I remember sitting in my health class at school. I remember the weather – 72 degrees, partly sunny – the kind of days that we love in the Midwest after long winters. We were talking about sex, and I remember just waiting and hoping they would cover information important to me. As a gay 16-year-old living in the suburbs of St. Louis, saying that I grew up in a socially conservative region would be an understatement. But back to the story.
I kept waiting, longing, hoping that in addition to the boy-girl talk, there would be boy-boy talk too. My school district is relatively progressive and had recently passed a mandate that was supposed to support LGBT students. We would finally get recognition. Our health class curriculum was divided into units. We were on the Sex-Ed unit. Weeks went by. I waited every day for there to be something. There was nothing. I realized at that moment, I was an “other.” My teacher chose to say nothing. It was a defining moment.
In the American public school system, I have noticed a paradox: it can be, simultaneously, the most progressive and most backward educational system. Many public school districts have put in LGBT-inclusive reforms that offer LGBT students resources to be successful and live in hate-free environments. At the same time, many students are bullied just for being who they are while school districts sit on their hands, usually staying silent or doing nothing. It’s the reason why 55% of LGBT teenagers in our public schools feel unsafe for being who they are. I have to say myself, it is not an easy ballgame. I have been partially in, partially out, and it feels like I am automatically different. I am not in relationships in school because I don’t like the extra attention. Whenever I walk into a classroom I scan the room for more conservative people to check for potential homophobes. I tell a teacher things that I would tell a therapist because to be honest, I don’t have time for a lot of the problems I have.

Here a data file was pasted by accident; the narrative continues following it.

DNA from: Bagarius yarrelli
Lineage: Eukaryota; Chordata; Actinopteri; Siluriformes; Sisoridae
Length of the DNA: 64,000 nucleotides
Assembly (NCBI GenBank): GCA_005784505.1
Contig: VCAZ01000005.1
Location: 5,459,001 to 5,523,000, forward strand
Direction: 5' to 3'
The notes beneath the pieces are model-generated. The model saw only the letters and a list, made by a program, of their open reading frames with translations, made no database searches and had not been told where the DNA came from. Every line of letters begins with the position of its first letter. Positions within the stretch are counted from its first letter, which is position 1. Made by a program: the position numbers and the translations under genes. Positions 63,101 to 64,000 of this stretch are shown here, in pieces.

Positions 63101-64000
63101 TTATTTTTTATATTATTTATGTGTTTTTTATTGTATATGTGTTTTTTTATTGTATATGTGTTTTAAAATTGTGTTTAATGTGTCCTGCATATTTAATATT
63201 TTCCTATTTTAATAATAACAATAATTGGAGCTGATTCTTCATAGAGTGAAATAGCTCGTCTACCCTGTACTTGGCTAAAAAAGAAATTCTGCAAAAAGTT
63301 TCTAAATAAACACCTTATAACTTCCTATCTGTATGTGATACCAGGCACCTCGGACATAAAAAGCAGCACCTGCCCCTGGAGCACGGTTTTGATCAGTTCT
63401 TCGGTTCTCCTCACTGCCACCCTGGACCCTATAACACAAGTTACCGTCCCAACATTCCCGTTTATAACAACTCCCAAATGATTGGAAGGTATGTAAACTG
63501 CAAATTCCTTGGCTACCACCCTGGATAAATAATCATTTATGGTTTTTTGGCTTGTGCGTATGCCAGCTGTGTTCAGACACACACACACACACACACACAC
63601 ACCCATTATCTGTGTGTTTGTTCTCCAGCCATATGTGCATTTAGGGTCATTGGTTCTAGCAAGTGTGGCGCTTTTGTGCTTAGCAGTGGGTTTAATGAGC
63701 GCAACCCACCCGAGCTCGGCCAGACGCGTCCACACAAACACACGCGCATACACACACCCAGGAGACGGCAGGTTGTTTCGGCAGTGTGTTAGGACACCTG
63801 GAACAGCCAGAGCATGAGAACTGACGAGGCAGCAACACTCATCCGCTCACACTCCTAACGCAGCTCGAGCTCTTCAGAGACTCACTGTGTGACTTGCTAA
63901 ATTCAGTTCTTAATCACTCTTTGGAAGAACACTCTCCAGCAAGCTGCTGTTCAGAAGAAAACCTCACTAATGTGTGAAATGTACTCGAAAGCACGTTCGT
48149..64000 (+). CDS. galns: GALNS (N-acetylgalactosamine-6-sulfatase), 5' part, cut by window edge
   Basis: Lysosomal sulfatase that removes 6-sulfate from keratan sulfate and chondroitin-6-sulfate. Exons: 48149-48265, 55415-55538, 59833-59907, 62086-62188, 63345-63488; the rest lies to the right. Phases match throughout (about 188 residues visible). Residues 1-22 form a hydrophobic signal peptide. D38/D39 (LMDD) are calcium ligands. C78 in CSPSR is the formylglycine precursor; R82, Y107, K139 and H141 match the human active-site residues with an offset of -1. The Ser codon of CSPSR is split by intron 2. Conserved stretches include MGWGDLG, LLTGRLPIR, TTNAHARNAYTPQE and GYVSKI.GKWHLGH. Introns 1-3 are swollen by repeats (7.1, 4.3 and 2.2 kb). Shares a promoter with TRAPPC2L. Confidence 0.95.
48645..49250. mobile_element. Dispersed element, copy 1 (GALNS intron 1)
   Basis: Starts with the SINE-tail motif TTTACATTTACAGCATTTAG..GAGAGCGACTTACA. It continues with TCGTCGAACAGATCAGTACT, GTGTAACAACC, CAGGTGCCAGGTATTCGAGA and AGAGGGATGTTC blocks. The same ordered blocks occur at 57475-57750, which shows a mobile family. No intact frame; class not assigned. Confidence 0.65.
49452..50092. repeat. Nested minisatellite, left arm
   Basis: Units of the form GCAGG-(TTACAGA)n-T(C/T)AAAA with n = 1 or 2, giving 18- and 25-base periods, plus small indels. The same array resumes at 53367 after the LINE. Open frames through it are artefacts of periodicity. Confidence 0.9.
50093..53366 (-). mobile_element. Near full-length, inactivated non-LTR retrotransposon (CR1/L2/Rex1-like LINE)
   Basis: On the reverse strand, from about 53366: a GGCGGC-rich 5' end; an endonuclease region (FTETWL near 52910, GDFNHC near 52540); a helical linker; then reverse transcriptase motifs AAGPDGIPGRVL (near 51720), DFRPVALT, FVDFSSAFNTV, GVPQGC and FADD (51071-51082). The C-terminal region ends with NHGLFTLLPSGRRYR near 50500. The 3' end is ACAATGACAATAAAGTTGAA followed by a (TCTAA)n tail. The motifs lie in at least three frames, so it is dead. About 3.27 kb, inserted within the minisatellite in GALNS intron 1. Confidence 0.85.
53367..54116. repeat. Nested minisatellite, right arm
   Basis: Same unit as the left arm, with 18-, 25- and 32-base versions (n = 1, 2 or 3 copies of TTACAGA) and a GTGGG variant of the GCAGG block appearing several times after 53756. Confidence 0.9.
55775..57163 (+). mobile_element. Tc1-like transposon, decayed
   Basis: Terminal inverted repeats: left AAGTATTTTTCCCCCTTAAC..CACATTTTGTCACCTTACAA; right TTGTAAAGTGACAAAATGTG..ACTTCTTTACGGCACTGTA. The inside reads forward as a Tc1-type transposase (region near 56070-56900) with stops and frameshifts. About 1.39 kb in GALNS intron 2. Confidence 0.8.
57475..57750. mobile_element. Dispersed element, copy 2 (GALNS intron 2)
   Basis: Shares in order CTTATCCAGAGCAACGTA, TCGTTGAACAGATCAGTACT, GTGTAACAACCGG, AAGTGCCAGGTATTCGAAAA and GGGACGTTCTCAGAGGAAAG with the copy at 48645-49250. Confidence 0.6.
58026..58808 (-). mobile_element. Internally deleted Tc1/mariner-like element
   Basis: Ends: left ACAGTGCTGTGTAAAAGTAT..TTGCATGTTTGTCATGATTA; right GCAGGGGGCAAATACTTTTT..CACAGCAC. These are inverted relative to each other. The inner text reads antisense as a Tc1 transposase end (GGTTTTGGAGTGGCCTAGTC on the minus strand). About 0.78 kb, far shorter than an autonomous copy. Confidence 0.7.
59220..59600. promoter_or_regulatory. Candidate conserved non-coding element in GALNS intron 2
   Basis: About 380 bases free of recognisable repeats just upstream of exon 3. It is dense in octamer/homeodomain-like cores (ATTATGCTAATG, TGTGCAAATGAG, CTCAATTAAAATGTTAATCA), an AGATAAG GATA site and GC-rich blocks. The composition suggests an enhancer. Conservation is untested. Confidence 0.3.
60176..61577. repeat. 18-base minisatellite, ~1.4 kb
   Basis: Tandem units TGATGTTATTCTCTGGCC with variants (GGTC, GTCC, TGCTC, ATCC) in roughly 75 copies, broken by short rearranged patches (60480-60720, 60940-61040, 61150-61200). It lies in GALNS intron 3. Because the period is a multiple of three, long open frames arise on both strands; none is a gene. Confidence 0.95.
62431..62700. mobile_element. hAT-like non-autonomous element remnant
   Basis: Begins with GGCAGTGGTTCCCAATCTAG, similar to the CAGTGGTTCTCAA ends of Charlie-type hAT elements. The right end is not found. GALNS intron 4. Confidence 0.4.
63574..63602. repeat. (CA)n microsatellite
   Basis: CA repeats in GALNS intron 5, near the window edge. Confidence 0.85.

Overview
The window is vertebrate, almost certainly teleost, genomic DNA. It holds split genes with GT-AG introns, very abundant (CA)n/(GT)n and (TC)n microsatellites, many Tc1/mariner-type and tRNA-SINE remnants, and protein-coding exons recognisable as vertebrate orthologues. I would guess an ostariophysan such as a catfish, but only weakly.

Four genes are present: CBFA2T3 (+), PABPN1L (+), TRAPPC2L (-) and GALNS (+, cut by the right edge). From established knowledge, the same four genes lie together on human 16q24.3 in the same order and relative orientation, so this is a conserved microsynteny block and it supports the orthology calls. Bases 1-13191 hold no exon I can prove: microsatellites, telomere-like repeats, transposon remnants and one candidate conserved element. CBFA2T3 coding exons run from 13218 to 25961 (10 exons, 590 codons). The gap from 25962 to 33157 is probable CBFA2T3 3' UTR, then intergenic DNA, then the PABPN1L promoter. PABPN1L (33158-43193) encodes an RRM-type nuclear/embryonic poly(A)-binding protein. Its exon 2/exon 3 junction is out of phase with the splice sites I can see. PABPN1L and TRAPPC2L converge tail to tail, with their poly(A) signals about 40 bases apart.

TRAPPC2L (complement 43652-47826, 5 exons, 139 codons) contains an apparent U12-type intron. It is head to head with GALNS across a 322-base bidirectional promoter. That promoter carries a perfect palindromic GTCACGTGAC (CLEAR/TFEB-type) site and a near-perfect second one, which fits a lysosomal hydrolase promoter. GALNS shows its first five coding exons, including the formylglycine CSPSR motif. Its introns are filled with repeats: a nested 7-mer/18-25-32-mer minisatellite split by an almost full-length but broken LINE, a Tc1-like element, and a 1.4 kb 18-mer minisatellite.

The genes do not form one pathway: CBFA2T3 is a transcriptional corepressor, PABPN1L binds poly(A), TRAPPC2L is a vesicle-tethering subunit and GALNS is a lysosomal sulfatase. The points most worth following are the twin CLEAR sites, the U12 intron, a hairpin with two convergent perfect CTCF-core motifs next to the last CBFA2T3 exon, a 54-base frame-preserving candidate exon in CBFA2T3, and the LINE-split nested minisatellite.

We like to say we know how to solve problems that LGBT students face, but this is false, especially when we won’t even cover LGBT-related topics in health class. It’s time to stop treating us like we are in the underground. LGBT teens miss three times more school, have lower GPAs, have exponentially higher rates of depression and anxiety, and are three times more likely to attempt suicide than heterosexual teens. You can’t just “hope” a problem away.
You can say you want to reform the education system, but when you don’t enact in the most basic changes, don’t claim you’re “doing everything possible.”
This piece has been published in Teen Ink’s monthly print magazine.